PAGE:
"I didn’t want to go.  When I saw it, I literally lost my breath.  Now [Mogie] wasn’t alone either.  And he wasn’t lost.  And he wasn’t forgotten.  It was incredibly healing and freeing for me."

History is never fixed, but this truism is especially relevant for the largely repressed and unresolved thoughts and feelings that many Americans still harbor towards Vietnam in contrast to the more acceptably redeeming war narratives that Burns had earlier produced with the Civil War’s elimination of slavery and World War II’s defeat of the German-Italian-Japanese axis powers, thus stopping the scourge of totalitarianism.

Lynn Novick first joined Ken Burns’s creative team in 1989 as an associate producer for post-production on The Civil War (1990).  Since then, she’s been a frequent producer and director with him as she was with the Emmy-award-winning, The War (2007).  It was during the latter stages of that seven-part fourteen-hour miniseries that Burns invited her to reprise their highly productive and well synchronized partnership in revisiting the far more unsettled and contentious history and legacy of Vietnam.

Ken Burns is a resonant figure on multiple levels with audiences in this country and internationally.  He is first and foremost one of the founders, the executive producer, and principal showrunner at Florentine Films http://www.florentinefilms.com.  Forty years ago he single-mindedly pursued his dual obsession with filmmaking and history, anticipating a much broader surge of interest in all things historical among the general population.  Early on, he emerged as the signature figure of a much larger programming trend, primarily because of the unprecedented success of The Civil War, along with the consistently robust showings of his other subsequent television specials over the past quarter-century.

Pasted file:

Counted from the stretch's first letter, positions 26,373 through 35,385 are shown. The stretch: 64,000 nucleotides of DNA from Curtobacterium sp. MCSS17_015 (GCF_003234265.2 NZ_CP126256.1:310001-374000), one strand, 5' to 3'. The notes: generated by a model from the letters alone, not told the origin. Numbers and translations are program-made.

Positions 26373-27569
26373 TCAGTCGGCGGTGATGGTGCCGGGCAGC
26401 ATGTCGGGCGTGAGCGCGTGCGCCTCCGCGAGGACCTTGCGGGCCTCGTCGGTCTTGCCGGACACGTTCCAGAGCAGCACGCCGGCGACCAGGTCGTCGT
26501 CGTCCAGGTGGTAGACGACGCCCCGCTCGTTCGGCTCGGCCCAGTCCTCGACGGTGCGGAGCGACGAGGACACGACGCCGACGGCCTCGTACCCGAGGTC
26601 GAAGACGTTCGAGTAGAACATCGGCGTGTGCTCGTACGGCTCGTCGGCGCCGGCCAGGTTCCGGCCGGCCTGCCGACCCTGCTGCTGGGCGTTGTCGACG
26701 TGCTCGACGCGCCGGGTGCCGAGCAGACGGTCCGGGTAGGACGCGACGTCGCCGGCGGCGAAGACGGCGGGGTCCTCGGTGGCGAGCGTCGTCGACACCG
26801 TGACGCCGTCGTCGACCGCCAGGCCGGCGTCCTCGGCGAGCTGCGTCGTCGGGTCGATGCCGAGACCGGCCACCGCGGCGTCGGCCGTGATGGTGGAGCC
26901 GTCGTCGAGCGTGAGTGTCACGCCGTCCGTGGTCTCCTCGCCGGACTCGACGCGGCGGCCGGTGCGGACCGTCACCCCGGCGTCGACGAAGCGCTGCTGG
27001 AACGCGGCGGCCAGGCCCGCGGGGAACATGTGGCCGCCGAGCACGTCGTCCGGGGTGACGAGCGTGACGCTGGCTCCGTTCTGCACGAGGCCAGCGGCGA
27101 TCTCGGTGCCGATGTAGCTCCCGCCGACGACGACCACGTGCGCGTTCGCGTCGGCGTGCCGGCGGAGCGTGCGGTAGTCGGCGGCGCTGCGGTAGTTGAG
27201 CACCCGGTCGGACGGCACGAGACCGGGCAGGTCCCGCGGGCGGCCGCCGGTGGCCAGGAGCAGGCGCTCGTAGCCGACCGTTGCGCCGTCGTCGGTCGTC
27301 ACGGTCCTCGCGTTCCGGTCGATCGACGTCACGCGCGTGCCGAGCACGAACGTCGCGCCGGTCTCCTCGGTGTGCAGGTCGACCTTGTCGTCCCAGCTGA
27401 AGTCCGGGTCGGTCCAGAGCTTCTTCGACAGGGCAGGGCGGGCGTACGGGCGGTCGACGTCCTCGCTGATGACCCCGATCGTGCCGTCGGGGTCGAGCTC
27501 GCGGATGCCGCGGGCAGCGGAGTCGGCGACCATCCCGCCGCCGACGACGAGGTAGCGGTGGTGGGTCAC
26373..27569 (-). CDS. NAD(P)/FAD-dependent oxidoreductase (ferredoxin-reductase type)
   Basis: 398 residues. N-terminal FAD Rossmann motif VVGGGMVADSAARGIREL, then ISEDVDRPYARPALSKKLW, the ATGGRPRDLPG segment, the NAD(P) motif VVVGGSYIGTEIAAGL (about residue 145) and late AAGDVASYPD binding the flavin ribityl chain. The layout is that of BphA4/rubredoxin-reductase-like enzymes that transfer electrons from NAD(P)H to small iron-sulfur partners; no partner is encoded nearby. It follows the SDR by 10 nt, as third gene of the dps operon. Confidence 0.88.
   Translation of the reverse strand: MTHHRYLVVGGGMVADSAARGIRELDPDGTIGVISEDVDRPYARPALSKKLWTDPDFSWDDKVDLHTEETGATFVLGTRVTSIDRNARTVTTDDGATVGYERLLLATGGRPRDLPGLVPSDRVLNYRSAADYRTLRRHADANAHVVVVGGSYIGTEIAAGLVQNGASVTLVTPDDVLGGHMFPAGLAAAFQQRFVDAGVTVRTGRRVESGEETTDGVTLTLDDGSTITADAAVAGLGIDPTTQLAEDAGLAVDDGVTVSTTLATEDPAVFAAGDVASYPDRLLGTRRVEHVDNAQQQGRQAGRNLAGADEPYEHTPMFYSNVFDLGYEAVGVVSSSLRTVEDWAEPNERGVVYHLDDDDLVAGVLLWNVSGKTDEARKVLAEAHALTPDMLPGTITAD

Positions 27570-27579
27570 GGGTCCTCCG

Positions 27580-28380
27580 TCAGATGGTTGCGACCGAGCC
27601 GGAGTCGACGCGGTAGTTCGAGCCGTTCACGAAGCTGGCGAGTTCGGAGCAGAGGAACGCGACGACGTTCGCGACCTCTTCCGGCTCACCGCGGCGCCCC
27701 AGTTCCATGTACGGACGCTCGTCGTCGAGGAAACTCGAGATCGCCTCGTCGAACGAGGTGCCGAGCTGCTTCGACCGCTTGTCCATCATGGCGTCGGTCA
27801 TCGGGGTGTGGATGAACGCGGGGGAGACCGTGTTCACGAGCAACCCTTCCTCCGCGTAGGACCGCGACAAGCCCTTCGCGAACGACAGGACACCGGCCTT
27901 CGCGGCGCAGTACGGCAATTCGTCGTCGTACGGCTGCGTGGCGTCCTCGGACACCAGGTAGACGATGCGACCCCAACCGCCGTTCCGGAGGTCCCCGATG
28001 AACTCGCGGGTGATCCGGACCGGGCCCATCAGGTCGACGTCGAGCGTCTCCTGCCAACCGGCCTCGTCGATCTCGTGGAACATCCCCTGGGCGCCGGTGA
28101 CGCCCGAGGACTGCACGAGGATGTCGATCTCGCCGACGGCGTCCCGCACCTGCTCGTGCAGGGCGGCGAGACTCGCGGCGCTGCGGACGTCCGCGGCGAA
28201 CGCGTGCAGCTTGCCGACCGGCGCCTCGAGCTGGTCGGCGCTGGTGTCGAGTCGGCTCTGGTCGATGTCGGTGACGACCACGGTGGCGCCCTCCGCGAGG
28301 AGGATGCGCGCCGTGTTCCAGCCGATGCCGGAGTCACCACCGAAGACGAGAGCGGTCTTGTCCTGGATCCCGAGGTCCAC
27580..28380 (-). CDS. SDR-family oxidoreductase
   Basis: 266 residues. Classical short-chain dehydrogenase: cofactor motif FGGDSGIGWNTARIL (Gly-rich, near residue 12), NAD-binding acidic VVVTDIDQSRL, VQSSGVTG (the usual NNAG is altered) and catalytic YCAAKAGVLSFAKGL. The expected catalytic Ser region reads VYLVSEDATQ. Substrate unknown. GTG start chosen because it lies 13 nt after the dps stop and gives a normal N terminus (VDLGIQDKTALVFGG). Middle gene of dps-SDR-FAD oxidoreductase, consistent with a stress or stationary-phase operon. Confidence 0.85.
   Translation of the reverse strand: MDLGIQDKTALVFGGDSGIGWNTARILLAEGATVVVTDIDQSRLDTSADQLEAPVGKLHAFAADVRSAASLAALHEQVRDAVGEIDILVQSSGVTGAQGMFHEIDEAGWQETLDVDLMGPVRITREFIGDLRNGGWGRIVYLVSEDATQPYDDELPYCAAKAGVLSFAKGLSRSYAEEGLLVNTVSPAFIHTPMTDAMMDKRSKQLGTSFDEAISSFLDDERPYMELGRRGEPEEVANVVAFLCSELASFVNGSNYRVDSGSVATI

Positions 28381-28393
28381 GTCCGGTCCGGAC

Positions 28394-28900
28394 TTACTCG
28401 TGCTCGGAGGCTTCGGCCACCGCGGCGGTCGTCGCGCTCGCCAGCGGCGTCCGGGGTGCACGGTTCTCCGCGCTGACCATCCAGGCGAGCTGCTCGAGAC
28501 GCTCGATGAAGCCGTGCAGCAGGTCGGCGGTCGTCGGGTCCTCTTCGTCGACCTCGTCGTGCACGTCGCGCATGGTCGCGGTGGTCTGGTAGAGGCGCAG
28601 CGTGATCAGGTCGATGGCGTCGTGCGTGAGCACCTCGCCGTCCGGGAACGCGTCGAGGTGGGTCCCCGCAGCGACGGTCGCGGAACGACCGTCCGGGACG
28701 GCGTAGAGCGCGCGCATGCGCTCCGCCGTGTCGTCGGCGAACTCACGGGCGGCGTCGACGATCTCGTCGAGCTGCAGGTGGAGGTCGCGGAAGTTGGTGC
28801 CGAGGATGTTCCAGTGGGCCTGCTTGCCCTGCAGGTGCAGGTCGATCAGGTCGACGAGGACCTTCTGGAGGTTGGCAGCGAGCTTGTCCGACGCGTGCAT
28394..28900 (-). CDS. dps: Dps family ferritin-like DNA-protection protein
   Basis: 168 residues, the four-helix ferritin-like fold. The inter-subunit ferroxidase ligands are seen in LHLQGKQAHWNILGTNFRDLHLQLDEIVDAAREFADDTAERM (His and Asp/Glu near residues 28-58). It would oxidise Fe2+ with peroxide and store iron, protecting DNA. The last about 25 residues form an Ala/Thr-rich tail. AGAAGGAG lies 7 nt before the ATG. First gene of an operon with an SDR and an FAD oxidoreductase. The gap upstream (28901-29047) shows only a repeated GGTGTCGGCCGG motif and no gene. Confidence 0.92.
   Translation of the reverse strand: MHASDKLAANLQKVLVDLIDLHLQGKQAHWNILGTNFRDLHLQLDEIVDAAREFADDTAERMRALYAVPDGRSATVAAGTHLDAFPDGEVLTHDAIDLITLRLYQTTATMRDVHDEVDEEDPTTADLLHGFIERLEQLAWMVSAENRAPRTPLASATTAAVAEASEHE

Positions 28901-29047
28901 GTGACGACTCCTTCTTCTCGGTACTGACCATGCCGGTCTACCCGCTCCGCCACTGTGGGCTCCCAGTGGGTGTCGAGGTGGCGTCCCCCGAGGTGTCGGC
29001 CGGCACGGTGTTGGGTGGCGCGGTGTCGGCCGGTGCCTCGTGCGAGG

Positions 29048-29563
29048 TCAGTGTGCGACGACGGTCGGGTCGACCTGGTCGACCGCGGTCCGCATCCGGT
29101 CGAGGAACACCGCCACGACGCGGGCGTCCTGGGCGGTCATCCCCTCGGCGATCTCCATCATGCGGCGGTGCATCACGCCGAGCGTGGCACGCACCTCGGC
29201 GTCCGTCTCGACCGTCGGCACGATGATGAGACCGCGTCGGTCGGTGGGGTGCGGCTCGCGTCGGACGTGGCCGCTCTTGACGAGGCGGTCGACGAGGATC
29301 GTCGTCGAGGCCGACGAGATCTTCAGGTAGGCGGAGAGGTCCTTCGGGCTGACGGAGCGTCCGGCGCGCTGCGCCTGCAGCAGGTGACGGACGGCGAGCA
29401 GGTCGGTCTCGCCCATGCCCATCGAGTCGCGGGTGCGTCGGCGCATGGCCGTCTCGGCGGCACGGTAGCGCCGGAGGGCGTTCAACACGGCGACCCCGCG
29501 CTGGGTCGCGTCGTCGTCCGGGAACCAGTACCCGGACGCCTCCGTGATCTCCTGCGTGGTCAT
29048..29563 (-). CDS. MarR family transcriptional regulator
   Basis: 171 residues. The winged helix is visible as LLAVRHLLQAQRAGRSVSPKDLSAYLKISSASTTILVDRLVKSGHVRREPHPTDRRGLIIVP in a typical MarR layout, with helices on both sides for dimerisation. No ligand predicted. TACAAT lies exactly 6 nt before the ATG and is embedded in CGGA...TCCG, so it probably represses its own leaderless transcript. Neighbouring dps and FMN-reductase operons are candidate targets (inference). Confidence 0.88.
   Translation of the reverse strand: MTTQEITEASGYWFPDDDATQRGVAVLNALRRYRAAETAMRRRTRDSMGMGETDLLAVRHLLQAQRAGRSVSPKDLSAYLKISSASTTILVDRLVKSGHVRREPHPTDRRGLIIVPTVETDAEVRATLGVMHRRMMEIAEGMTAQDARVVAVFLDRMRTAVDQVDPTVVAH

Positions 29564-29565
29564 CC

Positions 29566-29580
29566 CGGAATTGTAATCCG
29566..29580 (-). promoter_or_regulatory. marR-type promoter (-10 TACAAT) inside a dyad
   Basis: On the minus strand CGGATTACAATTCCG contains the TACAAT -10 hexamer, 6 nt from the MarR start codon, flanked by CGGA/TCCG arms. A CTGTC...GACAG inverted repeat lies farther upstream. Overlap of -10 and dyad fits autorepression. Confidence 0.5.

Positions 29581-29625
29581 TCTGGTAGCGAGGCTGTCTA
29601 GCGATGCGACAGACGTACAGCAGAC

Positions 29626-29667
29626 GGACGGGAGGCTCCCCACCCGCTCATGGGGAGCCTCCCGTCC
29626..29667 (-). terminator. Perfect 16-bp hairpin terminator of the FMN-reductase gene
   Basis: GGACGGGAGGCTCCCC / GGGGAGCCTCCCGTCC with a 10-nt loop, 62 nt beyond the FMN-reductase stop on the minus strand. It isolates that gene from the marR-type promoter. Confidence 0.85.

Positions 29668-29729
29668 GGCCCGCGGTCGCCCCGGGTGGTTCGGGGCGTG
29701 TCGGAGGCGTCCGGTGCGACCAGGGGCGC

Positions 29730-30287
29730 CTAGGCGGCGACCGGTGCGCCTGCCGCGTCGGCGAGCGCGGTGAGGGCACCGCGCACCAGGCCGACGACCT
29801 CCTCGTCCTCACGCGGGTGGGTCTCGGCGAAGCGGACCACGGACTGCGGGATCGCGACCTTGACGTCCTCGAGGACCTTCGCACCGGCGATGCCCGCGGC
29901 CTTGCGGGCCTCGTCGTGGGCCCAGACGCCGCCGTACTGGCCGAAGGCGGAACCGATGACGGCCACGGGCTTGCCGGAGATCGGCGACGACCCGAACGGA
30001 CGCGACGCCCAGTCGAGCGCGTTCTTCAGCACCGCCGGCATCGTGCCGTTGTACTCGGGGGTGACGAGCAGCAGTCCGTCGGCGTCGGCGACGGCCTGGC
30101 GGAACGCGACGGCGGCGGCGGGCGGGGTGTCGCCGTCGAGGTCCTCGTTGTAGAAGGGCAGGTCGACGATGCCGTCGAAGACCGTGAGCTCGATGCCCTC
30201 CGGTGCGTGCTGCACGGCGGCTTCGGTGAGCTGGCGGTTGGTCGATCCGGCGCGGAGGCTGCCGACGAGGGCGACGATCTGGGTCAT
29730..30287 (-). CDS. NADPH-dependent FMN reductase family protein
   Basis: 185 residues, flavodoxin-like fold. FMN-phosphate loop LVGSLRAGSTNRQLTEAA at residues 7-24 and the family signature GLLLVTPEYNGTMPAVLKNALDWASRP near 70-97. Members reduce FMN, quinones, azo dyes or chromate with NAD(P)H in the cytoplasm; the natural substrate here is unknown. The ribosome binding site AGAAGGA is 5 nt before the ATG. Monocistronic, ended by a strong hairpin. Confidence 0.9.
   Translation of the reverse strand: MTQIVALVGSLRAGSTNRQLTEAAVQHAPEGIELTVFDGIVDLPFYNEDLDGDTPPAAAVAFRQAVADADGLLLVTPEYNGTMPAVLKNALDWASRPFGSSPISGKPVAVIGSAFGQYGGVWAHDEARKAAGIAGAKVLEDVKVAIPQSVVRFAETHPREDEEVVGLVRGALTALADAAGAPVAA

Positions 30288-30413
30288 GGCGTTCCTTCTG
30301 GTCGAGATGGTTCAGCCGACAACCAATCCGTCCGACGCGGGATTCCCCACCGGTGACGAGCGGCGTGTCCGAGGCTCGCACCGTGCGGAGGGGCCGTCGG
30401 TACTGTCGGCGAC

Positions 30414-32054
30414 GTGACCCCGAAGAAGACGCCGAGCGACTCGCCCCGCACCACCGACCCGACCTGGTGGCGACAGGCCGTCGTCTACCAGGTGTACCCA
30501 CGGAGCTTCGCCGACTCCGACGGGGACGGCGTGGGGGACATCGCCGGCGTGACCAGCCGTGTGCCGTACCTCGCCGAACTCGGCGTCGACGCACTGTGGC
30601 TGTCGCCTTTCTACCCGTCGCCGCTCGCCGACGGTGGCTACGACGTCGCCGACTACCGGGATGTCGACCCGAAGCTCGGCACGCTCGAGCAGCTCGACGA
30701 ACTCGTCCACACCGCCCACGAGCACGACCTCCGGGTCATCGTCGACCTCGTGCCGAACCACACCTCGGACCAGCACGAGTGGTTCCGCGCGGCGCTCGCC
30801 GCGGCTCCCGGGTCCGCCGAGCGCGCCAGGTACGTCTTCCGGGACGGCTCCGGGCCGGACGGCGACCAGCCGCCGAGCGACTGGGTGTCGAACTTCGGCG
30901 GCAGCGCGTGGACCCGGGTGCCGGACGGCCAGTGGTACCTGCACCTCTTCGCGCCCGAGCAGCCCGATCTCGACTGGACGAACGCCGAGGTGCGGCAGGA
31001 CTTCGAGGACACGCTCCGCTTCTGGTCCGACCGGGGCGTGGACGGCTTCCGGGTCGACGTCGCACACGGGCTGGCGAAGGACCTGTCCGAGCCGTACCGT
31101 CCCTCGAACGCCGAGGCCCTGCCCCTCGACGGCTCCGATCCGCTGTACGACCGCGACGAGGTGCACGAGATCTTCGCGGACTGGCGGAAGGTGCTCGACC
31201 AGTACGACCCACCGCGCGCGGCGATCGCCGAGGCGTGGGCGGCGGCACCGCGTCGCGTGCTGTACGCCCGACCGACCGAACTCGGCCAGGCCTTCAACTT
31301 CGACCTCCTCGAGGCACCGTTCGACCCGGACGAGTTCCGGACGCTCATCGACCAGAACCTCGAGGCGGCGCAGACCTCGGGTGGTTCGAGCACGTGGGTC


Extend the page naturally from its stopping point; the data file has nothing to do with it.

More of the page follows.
All told, an estimated eighty million Americans have now seen The Civil War; fifty-five million have watched Baseball (PBS, 1994); forty-five million The War (PBS, 2007); forty million Jazz (PBS, 2001); thirty-five million The Roosevelts: An Intimate History (PBS, 2014); and all of his other TV productions over the last two decades have averaged an estimated fifteen million viewers during their initial telecasts.  The popularity of Burns’s biographical or quasi-biographical histories is extraordinary by virtually any measure, and they have over time redefined the place of documentaries on prime-time television.

Ken Burns is arguably the most recognizable and influential historian of his generation, even though he isn’t a traditional scholar.  He reverses the usual academic hierarchy by trusting first the lessons found in art (photographs, film clips, period music, etc.) before turning to the scholarly record to fill in the details of his liberal pluralist vision of American history.  Burns’s most-favored-artist-status even enabled him and his fellow producers to secure many of the most iconic rock ‘n’ roll songs of the era at minimum cost for The Vietnam War’s soundtrack.

Probably the main way in which Ken Burns makes his popular histories compelling and relevant to audiences in the tens of millions is by his longstanding tendency to embrace presentism, which refers to framing the past—however indirectly—through the lens of the present.  No doubt, this characteristic is where Burns differs most fundamentally with professional historians.